It’s been a while since a comedy is made on an ice rink–Slap Shot anyone? But Blades of Glory is a comedy about figure skating and not hockey. Men’s figure skating. If you start to giggle while channel surfing and come across the men’s program of figure skating, this movie is for you. It’s pure comedy (crotch kicks and all), and the cast flows together seamlessly like a pair of skating partners.
Going into this movie I was not excited. I’ve been let down by both Jon Heder and Will Ferrell before. But this is one film where you can count on the laughs to come.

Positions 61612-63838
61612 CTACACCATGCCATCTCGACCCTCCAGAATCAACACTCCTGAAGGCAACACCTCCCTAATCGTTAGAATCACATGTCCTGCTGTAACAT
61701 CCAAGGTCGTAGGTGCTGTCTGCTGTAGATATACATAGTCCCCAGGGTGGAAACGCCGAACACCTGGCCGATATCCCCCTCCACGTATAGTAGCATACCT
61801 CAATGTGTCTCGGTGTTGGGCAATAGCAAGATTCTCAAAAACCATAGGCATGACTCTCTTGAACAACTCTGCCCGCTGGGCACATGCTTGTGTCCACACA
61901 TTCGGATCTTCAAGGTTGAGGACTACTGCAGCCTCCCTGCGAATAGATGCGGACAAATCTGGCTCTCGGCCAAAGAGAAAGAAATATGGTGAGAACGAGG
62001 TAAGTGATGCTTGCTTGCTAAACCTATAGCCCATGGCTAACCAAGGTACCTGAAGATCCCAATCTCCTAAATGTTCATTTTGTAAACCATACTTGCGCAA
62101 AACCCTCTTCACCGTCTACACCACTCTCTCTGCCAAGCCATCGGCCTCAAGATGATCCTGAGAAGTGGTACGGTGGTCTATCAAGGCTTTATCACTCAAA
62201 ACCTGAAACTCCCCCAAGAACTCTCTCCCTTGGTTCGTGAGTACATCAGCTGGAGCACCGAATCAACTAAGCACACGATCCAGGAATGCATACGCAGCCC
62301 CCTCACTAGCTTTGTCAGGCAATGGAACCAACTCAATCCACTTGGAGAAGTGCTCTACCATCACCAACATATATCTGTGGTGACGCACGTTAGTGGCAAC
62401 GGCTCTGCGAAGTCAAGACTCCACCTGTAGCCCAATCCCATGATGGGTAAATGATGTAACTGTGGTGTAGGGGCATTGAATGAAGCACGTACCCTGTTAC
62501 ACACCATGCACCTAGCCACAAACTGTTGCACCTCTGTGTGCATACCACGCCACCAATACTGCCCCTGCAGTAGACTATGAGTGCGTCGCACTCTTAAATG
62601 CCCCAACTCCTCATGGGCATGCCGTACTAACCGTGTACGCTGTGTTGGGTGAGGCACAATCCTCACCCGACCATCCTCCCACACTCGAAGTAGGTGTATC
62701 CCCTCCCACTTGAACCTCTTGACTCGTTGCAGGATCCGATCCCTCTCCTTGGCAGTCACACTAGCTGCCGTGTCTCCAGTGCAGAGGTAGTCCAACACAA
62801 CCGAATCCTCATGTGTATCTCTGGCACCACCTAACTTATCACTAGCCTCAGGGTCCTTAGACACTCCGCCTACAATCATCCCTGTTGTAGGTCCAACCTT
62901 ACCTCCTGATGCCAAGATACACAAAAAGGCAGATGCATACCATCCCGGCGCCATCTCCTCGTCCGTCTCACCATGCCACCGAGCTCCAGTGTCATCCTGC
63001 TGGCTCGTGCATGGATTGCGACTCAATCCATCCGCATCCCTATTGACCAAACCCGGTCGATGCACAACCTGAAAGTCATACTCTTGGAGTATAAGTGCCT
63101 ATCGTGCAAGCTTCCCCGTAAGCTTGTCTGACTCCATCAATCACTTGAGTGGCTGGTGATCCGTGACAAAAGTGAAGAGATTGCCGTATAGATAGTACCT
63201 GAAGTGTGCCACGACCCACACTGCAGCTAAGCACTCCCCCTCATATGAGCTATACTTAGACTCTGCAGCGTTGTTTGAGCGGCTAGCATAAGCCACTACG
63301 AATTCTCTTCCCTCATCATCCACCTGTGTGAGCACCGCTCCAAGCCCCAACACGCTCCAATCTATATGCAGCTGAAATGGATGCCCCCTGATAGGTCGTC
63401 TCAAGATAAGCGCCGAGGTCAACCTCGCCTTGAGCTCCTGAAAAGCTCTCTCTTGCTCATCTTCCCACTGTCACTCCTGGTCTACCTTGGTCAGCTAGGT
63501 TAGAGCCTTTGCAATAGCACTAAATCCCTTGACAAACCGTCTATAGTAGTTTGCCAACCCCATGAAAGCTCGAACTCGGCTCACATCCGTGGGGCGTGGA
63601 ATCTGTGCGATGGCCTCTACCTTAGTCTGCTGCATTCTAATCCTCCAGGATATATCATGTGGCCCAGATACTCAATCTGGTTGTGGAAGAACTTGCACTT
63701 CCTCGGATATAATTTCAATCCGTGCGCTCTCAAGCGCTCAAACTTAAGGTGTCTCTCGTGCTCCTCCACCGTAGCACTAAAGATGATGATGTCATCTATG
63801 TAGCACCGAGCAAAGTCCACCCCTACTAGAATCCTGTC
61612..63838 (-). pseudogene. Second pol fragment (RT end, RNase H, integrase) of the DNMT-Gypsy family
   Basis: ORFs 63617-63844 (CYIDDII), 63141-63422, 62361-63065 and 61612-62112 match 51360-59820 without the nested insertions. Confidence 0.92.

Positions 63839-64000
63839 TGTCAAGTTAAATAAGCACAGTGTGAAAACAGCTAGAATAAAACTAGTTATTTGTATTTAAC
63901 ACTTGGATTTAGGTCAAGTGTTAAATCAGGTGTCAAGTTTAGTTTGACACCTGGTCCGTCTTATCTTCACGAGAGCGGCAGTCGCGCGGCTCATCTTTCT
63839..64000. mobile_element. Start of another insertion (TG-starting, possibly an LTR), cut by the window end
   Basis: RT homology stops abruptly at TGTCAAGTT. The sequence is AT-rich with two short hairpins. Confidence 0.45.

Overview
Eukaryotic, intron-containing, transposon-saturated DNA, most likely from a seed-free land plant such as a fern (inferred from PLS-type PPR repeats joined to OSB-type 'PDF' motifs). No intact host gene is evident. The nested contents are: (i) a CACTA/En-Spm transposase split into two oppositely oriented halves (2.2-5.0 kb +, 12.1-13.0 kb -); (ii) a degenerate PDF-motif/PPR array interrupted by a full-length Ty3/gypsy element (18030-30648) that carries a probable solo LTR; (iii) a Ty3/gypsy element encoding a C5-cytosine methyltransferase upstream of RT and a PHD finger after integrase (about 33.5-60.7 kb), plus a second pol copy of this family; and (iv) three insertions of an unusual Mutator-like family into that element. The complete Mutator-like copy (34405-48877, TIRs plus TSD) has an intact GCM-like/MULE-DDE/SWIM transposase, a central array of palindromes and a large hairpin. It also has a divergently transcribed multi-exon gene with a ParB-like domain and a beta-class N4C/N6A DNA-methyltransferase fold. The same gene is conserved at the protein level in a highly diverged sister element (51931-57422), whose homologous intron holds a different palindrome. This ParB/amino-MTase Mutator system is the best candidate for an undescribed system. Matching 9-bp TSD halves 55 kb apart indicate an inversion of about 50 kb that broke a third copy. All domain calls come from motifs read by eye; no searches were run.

The plot set up is simple. Two ice skaters, Chazz Michael Michael (Ferrell) and Jimmy MacElroy (Heder), are stripped of their gold medals and permanently banned from men’s single competition for fighting on the podium after having to share the gold medal. In their fight, they accidentally set fire to the Stockholm mascot. Once banned, Jimmy’s adopted father (William Fichtner), who only adopts winners, disowns him and leaves him on the side of the road to find his own way in life as a loser. He makes his living working at a store selling ice skates. Chazz on the other hand, joins a children’s ice show where he performs as the evil wizard, and is drunk most of the time. Jimmy’s stalker Hector (Nick Swardson) finds Jimmy to point out a gap in the rules of the ice skating world about banning players, and Jimmy sets out to be a doubles competitor. Finding a partner in the two days before nationals sign ups, however, is hard. He runs into Chazz and they get into a fight that is caught on camera by a local news station. Their throwing each other around is seen by Jimmy’s old coach, aptly named Coach and played by Craig T. Nelson of “Coach” fame, who convinces Jimmy and Chazz to become skating partners so that they can compete again. The first male-male partnership ever.